NEW YORK (AP) — Oil is rebounding from 12-month lows on signs that financial leaders will move to bolster struggling European banks.
Benchmark crude on Wednesday jumped $2.71, or 3.5 percent, to $78.36 per barrel in New York, while Brent crude rose $2.30, or 2.3 percent to $102.09 in London.
Prices climbed after the International Monetary Fund said it could intervene to keep Greece<s banking problems from spreading.
Concerns about the European financial crisis helped drop oil prices this week to the lowest level since September 2010.
Meanwhile, the Energy Department reported that oil and gasoline supplies dropped unexpectedly last week.
At the pump, retail gasoline prices lost nearly a penny to a new national average of $3.3989 per gallon.
THIS IS A BREAKING NEWS UPDATE. Check back soon for further information. AP's earlier story is below.
Oil prices climbed to $78 a barrel Wednesday amid hopes that Europe will contain the debt crisis that has engulfed Greece and threatens to destabilize other countries that use the euro.
By early afternoon in Europe, benchmark crude for November delivery was up $2.45 to $78.12 a barrel in electronic trading on the New York Mercantile Exchange. The contract fell $1.94 to close Tuesday at $75.67 a barrel in New York.
In London, Brent crude was up $1.97 to $101.76 a barrel on the ICE Futures exchange. Brent fell $1.92 to finish at $99.79 per barrel on Tuesday, the first time it ended lower than $100 since February.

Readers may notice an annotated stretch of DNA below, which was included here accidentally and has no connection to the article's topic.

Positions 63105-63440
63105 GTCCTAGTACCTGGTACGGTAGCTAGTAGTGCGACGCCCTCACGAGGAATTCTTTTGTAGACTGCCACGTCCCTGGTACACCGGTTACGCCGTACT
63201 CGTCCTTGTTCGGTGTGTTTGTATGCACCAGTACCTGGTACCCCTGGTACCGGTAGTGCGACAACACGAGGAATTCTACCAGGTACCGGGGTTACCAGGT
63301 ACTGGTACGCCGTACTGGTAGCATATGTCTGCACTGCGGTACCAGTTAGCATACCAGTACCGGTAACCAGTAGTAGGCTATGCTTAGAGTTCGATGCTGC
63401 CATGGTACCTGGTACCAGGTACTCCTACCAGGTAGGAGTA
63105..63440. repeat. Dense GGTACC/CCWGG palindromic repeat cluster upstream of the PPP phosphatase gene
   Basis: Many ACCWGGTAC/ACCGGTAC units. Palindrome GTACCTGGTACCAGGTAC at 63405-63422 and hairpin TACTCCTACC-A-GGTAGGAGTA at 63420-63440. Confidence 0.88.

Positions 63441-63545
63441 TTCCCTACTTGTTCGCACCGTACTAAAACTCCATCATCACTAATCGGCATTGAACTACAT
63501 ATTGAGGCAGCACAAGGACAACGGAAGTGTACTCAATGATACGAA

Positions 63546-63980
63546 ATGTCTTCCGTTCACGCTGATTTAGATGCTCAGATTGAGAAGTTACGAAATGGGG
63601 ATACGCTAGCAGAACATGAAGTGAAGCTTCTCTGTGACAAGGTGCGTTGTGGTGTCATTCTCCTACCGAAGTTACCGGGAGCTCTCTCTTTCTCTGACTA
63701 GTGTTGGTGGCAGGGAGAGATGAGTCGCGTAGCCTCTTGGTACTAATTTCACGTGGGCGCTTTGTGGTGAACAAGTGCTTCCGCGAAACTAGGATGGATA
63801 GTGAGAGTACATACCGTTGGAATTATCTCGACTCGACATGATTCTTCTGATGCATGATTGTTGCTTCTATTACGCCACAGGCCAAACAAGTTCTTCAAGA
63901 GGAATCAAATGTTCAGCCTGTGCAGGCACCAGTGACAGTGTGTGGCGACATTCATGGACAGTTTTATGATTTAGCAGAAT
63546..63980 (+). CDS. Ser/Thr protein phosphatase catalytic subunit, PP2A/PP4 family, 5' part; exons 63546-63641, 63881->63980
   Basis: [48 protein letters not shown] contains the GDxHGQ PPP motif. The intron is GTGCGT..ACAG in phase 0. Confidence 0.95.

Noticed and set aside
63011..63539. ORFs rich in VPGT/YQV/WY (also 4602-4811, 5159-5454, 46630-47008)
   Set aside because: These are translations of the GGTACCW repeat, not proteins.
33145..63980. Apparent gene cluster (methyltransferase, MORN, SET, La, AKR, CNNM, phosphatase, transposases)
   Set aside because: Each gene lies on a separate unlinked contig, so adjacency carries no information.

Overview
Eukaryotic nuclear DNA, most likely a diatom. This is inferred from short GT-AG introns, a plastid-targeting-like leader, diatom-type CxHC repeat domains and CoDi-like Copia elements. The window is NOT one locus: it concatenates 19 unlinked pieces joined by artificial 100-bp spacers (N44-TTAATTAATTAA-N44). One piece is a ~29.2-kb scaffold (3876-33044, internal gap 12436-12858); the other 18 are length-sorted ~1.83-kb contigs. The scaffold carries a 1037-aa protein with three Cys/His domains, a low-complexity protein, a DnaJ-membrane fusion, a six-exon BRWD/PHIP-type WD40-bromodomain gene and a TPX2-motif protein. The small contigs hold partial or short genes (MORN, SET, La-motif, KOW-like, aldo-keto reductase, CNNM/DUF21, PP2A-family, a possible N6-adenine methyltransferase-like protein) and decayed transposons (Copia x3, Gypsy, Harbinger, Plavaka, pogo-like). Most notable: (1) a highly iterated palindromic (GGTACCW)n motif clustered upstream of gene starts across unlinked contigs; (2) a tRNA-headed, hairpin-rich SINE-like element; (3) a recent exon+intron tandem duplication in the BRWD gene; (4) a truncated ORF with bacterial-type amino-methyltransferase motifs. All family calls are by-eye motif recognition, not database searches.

Oil prices on the Nymex have fallen from $100 in late July as the financial crisis swirled around Greece. The country, which is on the brink of bankruptcy, will not receive its next installment of a rescue loan without meeting strict austerity measures imposed by international lenders.
But sentiment recovered on Tuesday following reports that Europe was taking steps to bolster its banking sector, which is thought to be heavily exposed to Greek debt and could face crushing losses if the country defaults. Wall Street ended higher after a day of wild gains and losses. The Dow gained 1.4 percent, while the Standard and Poor's 500 rose 2.2 percent and the Nasdaq composite rose 3 percent.
"The rebound in stocks managed to pull the energy complex off the bottom from what had been a steep late-session sell-off," energy trader and consultant The Schork Group said in a report. "Which way the equities go (Wednesday) will determine much of where oil will go."
While stock markets were mostly lower in Asia, European ones were posting strong gains. London's FTSE 100 was up 2.3 percent and Germany's DAX index had advanced 3.7 percent by 1130 GMT.
Prices were also supported by a report from the American Petroleum Institute which said U.S. crude stocks fell 3.1 million barrels last week, while gasoline stocks were down 5 million barrels.
Analysts polled by Platts, the energy information arm of McGraw-Hill Cos., had been expecting builds of 2.5 million barrels in crude and of 1.3 million barrels in gasoline stocks.
The inventories report from the Energy Department's Energy Information Administration — the market benchmark — will be out later Wednesday.
MasterCard SpendingPulse also said that American drivers continue to cut back on gasoline purchases.
"According to MasterCard, the demand for gasoline over the past four weeks was down an average of 2.5 percent year on year. It has now been retreating steadily year on year for 28 successive weeks," said analysts at Commerzbank in Frankfurt. "Consequently, prices are unlikely to recover any further."
In other energy trading in Nymex November contracts, heating oil rose 4.35 cents to $2.7669 per gallon and gasoline futures gained 5.93 cents to $2.5477 per gallon. Natural gas rose 2.5 cents to $3.663 per 1,000 cubic feet.
Pamela Sampson in Bangkok contributed to this report.